7. A research effort should be made to identify more effective mechanisms to facilitate interdisciplinary research. Scientists who conduct interdisciplinary population–environment research report special difficulties not usually encountered in disciplinary research. Some of these difficulties impede collaboration, even among senior scientists. These include the use of different words for essentially similar concepts and of the same words to mean different things in different disciplines, the presence of bodies of tacit knowledge that remain hidden during most conversations, disagreements over the best way to tackle interesting research questions, invidious distinctions between “hard” and “soft” science, and the challenge of administering large and sometimes spatially and temporally dispersed teams. Senior scientists report that such difficulties result in slower progress toward research results and increased difficulty in publishing interdisciplinary work. In addition, this research is too often discounted by disciplinary peers. Such problems may pose significant barriers to career progress for junior scientists in a number of disciplines.
Such barriers to interdisciplinary research are widely noted, both among population–land use–environment researchers and more broadly among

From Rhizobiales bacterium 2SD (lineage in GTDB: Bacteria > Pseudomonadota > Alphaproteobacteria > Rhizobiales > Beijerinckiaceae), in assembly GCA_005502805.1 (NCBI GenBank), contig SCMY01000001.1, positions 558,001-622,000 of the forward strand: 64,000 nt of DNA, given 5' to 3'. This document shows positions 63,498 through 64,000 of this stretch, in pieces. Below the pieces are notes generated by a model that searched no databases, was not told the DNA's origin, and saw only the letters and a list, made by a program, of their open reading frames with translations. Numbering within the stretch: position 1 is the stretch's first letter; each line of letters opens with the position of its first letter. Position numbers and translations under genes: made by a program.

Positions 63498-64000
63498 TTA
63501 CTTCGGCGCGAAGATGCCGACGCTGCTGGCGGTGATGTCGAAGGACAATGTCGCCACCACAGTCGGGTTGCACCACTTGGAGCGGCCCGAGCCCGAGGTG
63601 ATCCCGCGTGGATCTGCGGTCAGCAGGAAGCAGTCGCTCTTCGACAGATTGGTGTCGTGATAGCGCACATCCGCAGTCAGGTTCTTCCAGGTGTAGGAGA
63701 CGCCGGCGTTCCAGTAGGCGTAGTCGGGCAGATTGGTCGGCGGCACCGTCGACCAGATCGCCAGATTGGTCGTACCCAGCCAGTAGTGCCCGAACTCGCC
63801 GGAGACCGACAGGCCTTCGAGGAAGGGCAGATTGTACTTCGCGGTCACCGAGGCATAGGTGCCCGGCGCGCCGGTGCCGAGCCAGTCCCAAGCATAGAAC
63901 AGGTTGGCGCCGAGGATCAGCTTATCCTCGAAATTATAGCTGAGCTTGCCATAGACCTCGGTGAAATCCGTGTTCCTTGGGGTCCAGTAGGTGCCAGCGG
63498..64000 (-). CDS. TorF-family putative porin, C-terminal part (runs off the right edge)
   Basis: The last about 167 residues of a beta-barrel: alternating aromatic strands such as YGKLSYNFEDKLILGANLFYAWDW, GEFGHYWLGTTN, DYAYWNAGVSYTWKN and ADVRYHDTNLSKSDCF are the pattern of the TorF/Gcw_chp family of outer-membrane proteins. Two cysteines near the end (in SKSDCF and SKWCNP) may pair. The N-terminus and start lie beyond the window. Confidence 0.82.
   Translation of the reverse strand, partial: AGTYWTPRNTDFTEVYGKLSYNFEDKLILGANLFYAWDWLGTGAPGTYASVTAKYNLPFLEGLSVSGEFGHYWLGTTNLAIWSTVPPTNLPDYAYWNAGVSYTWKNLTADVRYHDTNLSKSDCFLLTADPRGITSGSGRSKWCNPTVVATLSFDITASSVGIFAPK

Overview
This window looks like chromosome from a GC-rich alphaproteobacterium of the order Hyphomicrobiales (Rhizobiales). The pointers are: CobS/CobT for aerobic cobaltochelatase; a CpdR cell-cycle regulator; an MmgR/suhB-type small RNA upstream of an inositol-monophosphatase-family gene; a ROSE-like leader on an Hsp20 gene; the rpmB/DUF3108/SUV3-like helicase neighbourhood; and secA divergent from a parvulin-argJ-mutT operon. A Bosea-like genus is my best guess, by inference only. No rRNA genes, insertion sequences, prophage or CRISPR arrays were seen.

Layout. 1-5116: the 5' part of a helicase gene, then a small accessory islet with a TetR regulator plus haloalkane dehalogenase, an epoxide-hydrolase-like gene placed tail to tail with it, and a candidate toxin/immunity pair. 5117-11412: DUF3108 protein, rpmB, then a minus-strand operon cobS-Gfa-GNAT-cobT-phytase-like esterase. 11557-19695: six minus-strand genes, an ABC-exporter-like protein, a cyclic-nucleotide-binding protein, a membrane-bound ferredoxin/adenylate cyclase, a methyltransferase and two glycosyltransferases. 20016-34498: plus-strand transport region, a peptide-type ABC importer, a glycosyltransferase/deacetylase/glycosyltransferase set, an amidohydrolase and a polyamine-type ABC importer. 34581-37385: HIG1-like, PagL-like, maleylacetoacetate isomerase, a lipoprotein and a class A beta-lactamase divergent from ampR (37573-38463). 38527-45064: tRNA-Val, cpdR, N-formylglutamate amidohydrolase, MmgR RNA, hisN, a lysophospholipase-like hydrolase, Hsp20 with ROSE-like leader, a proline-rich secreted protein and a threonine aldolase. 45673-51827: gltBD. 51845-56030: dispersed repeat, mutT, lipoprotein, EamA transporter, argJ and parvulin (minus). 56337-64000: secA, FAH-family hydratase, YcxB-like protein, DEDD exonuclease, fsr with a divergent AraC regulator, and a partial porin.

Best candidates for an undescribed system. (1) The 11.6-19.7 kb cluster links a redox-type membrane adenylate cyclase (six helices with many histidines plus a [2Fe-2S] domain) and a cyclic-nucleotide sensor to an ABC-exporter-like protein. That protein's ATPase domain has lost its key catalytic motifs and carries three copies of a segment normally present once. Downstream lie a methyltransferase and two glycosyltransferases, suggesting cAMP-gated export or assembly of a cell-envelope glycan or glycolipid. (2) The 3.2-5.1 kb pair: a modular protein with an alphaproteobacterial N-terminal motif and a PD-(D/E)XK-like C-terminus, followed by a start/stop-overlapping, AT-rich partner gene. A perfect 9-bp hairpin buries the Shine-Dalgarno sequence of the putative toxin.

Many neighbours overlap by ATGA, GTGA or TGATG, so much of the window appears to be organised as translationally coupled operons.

academic researchers. Little systematic knowledge exists, however, about which barriers are most significant for particular lines of research or about which interventions are most effective in reducing impediments to the progress of research or the training of future researchers.
Organizations that support population–environment research should support a systematic assessment of which approaches seem to result in the best and most rigorously trained young scholars in this field and the most productive research collaborations. This assessment should be based on systematic analysis of experience from population-environment research and related interdisciplinary fields. It should address such questions as these: Does strong interdisciplinary training at the undergraduate or graduate levels make young scholars more effective at interdisciplinary collaboration? Are experienced graduate or postdoctoral mentors necessary to motivate and train interdisciplinary collaborators? Are graduate students and junior faculty who participate in interdisciplinary projects hindered in their careers, or is the perception that interdisciplinary participation is risky partially or entirely mythical? What differentiates effective from ineffective leaders of interdisciplinary teams? How do effective interdisciplinary teams recruit and reward participants? Do certain types of administrative structures, such as interdisciplinary research institutes, foster successful interdisciplinary research? What styles of communication and administration favor successful operation of dispersed multiinstitution and international collaborations?